What games do you think were tragically underrated? What hidden gems do you fondly recall from your own childhood? Let me know in the comments!

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* Though there’s some unspoken humor, as well.  Take the banking system for instance, which as far as I can tell is a weird sort of extortion.  Barring a magical bank that’s untouched by time, it seems that what you’re doing each time you reset the clock and make a withdrawal is giving this guy a receipt from a different timeline and asking him for money that you technically never gave him.  Way to be, Link.

(Reposted from Platform Nation)

July 26, 2010 at 2:27 am Leave a comment

What Happened To The Survival Horror Genre?

I mentioned in a previous article that I felt the horror genre as a whole “has trended away from its bearings in the real world towards crazy shoot-em-ups like RE5 and Dead Space. These are both fine games, but they lack the grounding and thus much of the horror element of their predecessors.” I feel like this deserves more discussion than I gave it at the time. Just to be clear, RE4 is one of my all-time favorite games. But it isn’t a survival horror game by any stretch of the imagination – just a creative shooter. Previous RE games were, as they had you conserving scarce ammo supplies like your life depended on it (it did), and evading enemies who would end you in seconds if they got their decaying mitts on you.

This is the defining element of survival horror games, and for good reason: once you’re armed to the teeth and can kill anything that is set in front of you (albeit with some difficulty at times), the game isn’t scary anymore. It becomes a shooting gallery in which you move from target to target. If you die, it isn’t because you were caught by an unstoppable monstrosity, it’s because you didn’t put enough bullets into your enemies. Having to evade enemies provides much more tension. When you dispatch a foe, you no longer have to worry about it. When you run away from a foe, it’s still out there somewhere, and this knowledge makes you much more cautious.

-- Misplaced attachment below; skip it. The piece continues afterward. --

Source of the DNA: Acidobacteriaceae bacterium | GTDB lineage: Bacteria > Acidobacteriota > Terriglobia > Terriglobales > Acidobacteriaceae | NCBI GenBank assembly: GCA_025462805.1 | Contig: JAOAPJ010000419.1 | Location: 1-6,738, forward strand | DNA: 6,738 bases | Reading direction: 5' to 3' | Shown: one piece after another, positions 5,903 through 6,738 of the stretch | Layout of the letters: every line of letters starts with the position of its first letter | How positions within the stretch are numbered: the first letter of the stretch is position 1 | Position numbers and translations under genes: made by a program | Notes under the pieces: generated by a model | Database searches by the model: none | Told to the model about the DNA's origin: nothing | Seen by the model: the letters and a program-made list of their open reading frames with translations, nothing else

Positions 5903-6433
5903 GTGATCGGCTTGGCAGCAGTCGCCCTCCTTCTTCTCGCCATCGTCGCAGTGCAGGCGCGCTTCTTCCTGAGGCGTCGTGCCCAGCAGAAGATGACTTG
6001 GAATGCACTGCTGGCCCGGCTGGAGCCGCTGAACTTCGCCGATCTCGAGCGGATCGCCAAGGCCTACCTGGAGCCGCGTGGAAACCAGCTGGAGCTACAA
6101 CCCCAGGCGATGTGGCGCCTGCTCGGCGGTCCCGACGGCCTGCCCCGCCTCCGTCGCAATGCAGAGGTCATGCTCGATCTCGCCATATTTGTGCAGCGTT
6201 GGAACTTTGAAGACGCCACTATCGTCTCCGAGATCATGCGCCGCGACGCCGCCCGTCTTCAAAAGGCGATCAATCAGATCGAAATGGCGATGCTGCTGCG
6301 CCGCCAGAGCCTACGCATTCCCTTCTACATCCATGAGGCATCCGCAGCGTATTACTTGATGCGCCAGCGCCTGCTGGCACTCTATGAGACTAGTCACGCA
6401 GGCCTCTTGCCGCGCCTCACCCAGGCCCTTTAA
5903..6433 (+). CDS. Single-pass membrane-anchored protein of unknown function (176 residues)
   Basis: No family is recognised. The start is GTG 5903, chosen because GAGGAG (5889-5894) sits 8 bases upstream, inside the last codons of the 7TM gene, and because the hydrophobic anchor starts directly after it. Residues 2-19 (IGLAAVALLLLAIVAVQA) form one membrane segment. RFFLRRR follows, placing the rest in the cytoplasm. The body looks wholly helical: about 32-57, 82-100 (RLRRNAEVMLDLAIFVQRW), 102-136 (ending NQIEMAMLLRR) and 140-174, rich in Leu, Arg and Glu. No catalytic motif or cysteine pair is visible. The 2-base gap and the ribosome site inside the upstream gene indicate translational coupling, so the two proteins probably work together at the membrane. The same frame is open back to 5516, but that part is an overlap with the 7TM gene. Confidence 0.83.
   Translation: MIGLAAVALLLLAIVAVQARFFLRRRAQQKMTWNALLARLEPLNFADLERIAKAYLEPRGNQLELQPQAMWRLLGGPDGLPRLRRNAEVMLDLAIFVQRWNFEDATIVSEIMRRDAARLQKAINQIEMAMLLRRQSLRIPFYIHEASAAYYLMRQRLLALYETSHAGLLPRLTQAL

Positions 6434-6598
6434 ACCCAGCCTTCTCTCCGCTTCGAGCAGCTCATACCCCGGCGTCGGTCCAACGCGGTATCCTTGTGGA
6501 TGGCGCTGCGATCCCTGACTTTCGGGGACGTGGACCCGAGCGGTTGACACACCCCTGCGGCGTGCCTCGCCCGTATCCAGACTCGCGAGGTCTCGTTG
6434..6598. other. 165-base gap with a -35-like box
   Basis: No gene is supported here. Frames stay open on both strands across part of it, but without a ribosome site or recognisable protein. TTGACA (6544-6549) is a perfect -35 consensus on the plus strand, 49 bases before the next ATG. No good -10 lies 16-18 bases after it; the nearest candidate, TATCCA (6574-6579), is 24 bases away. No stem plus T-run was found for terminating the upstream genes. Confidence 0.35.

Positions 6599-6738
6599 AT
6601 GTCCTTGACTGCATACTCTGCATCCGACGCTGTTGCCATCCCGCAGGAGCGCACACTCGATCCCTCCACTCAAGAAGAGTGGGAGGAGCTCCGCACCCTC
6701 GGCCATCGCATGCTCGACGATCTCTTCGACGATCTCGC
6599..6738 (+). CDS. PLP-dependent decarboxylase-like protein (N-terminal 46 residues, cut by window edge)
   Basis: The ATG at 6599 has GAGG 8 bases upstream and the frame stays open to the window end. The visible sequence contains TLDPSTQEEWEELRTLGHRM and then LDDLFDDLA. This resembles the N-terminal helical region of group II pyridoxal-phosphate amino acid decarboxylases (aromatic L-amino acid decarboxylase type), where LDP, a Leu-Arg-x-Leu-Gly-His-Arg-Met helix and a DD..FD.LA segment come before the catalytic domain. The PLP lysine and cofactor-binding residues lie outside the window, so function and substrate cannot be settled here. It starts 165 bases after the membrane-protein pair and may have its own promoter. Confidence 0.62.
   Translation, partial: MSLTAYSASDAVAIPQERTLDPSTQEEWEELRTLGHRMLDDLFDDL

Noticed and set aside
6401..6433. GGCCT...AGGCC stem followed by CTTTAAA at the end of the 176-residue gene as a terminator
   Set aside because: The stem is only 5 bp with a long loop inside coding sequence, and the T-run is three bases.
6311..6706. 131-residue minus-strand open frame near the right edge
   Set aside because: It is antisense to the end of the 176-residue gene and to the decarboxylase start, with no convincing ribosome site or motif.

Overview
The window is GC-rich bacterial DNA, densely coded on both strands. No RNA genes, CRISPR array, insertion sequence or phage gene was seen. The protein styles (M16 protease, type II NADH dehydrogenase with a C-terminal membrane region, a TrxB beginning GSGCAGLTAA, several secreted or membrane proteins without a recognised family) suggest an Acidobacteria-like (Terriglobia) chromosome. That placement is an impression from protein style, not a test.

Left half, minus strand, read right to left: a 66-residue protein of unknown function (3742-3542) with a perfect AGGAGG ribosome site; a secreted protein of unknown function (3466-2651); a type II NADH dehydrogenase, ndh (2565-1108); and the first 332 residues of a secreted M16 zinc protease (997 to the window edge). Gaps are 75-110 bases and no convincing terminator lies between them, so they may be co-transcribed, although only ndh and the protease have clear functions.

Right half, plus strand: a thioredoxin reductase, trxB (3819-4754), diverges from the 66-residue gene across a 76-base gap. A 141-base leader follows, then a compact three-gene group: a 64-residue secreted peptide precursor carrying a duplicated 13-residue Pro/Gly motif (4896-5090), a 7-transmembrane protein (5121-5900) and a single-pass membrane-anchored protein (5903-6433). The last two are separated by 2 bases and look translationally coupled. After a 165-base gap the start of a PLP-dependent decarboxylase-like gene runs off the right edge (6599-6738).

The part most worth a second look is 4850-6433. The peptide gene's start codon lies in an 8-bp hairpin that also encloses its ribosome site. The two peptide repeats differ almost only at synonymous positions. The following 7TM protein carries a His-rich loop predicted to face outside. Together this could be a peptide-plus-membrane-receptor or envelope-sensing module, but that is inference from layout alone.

Zombies in particular have fallen out of the survival horror genre. More and more games feature the little shamblers, and fewer and fewer games present them as anything but dumb, shuffling targets. Zombies have been something of a cliche for a while, but games have really been overdoing it lately. You can find them everywhere, from Crackdown 2 to Uncharted. Even games that have nothing to do with the undead will often throw in a bonus mode or DLC to cram them in (see: CoD: World at War, Red Dead Redemption, and Borderlands). This is probably because zombies provide an outlet for guilt-free killing, but unlike other perennial favorites like Nazis or robots, they can provide some really incredibly gory guilt-free killing. I don’t think that Zombies are a lost cause for horror games, but they would require a fresh presentation / re-imagining at this point to make them scary again.

In order to put the horror back into games, you need limits. Not only limits on ammo, which we’ve touched on, but also limits on movement. After all, things aren’t going to be that frightening (or realistic) if you can double jump over threats or run faster than the zombie dogs that are chasing you. RE4 tried this with its weird gun-turret characters, which was fun when you got used to it and succeeded in making the slow zombies a threat. The Silent Hill series for its own part has had god-awful controls, which works in a weird way to get you to run away from everything, but isn’t much fun to play. Limiting movement beyond what a normal person would be able to do is a bit silly, though, and can be jarring. I can walk backwards or to the side while aiming, so why can’t my character? Limiting movement by putting the player into close quarters seems more realistic and more effective to me. You might be able to run faster than a zombie, but if 20 of them are coming down a narrow hallway toward you, and you only have three bullets, you’re going to have to make some decisions, fast.